Etawah, Aug. 31: “Abi mat awo, awoge to goli khaoge (Don’t come now. If you do, you will face bullets),” a voice barked.
Then, as suddenly as it had come to life after seven hours of trying, the phone line died. Connection with the Veerappan of Chambal — who has given police the slip for 22 years — was lost.
That was at 5.15 pm yesterday.
But the buzz was that Nirbhay Gujjar would come to meet sister Bharti on Raksha Bandhan. Gangadaspur village, home to the dacoit who killed two persons as a warning after his surrender offer was rebuffed recently and has threatened to kill more, was crawling with jawans from the Provincial Armed Constabulary.
The Chambal ravines, where the 58-year-old dacoit rules, are a 15-minute trek from Gangadaspur. The village is 11 km by a potholed road — the last 4 km a kutcha path — from Moradganj, 42 km from here on Etawah-Kanpur Road.
Gujjar has many friends in the region, who double as his agents. One of them agreed to act as an escort. At 8 pm, he was waiting at a tea stall at Aiyana, on the way from Moradganj to Gangadaspur. From there, it was a 4-km walk to the village. Another 45 minutes — 30 spent trudging through the ravines, where dwarfish babul trees offer a thick cover — and a white Shiva temple sprang into view. With two stops on the way, the journey ended at 2.30 am today.
At 4 am, a man arrived to announce that it was time for puja. It was still dark and howls of dogs occasionally broke the silence. Four armed men guarded the temple, located on a high ground by the Yamuna. About a quarter of a km away, four more guards formed another ring.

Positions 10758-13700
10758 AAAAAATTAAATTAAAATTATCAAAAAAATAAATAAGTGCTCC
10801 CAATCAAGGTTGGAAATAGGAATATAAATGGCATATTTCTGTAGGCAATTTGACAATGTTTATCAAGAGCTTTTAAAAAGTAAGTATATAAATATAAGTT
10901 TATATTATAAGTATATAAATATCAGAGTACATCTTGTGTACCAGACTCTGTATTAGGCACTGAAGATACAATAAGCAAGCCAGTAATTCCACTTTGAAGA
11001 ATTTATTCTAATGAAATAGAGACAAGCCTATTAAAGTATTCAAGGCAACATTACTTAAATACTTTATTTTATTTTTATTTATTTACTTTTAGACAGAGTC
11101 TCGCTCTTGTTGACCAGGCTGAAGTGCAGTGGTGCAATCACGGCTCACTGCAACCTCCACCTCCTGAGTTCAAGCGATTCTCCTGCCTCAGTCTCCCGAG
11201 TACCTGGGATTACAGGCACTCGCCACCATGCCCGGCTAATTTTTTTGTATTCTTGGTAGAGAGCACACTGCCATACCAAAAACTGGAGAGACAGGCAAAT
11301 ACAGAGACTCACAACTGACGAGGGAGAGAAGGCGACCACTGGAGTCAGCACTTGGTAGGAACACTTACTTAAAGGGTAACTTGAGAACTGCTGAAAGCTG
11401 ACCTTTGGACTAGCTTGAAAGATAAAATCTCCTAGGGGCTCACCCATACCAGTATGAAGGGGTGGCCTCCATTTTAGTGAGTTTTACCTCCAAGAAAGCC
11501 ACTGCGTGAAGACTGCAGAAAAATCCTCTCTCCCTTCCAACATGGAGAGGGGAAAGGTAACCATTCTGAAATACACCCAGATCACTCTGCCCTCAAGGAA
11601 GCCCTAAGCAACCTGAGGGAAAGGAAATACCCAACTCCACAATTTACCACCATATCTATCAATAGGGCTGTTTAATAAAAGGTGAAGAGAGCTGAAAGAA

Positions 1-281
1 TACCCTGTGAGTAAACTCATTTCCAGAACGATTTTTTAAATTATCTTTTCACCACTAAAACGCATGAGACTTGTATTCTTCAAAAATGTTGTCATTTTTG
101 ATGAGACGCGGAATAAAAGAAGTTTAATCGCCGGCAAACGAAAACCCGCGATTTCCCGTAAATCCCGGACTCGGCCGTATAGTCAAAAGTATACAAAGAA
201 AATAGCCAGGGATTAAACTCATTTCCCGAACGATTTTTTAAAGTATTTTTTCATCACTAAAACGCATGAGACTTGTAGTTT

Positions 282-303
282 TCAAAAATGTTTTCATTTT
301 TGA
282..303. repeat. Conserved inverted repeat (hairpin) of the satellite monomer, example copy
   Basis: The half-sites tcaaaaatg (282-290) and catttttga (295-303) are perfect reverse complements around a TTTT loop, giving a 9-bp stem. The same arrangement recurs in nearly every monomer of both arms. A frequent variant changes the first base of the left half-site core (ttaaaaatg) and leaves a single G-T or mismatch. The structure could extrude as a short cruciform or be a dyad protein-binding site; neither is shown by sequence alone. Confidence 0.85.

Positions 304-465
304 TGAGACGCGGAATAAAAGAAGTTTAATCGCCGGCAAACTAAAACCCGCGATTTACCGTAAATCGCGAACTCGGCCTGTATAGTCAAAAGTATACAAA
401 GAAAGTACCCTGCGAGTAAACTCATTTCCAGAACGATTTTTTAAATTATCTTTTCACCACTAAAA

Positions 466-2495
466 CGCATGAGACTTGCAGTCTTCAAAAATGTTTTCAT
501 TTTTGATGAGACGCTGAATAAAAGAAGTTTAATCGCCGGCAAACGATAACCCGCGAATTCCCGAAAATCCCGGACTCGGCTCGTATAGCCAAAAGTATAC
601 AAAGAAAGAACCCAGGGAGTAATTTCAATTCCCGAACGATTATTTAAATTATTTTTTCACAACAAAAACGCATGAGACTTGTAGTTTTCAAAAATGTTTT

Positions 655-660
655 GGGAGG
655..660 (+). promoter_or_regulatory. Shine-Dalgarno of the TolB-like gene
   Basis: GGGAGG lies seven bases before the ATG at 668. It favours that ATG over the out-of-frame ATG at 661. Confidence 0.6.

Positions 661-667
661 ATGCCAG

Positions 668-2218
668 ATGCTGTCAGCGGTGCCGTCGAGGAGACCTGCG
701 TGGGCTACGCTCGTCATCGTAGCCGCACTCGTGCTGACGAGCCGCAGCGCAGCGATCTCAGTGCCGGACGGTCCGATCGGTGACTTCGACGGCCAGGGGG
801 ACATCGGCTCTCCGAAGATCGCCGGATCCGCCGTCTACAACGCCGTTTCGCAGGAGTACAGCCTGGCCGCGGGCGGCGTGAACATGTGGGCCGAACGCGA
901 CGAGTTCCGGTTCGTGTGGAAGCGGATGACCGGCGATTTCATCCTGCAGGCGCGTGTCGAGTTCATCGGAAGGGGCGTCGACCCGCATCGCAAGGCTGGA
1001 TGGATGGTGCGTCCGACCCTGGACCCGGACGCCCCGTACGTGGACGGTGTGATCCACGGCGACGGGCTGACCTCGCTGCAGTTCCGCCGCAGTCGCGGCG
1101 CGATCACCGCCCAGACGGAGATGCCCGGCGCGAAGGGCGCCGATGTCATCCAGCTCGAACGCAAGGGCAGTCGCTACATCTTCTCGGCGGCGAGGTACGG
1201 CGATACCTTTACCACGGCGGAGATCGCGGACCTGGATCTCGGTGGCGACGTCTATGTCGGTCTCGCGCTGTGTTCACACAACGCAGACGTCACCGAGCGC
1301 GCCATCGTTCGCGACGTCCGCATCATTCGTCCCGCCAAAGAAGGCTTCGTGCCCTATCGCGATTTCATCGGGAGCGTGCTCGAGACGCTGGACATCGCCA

Muffled chants of mantra rose from the temple. A mustard oil lamp flickered inside, lighting up the priest’s face. His long, flowing hair was hanging loose at the back. He wore a string of grey beads around his neck and several metal rings.
Soon after, the priest stepped out. He was wearing dark blue trousers and a loose white shirt. He tied his hair at the back with a rubberband and combed his beard. Taking some fruit and starting to munch, he roared: “You call me the Veerappan of Chambal. I will prove to be more powerful.”
By Gujjar’s side was Sarala Jatav, the wife of adopted son Shyam who ran away with the dacoit’s fourth wife Neelam. Sarala, a fair girl in blue jeans, short shirt and scarf and wielding an indigenous rifle, hid from the camera.
“Who will challenge me here'” he thundered, playing to the gallery. Gujjar laughed at the police, who have launched a crackdown. “They are chasing anyone who resembles me remotely.”
“We have deployed over 400 PAC personnel in the jungles to track him down. He will be killed soon,” said Mukul Goel, DIG of Kanpur who had camped in Etawah for some time.
One of the conditions for surrender is that Sarala be allowed to go free. Like Shyam, she was kidnapped and raised in the gang after her parents failed to pay ransom. Her husband alleges that she has an illicit relationship with Gujjar.
Early this month, the dacoit had said he would surrender. But, he said, “one of the chief ministers (of MP or UP) will have to be present.”
Is he upset that Mulayam Singh Yadav did not organise a surrender ceremony' Gujjar is believed to be close to the Samajwadi Party. “I am not bothered. I had offered to surrender not because I am scared of the police .I want to do social work. But now I feel it was taken as my weakness.”
So has he given up the plan to surrender' “What I once say I will do, I do,” he shot back.
Gujjar stopped at the temple for 25 minutes before disappearing, giving police — lying in wait for their man only 45 minutes away — the slip once again.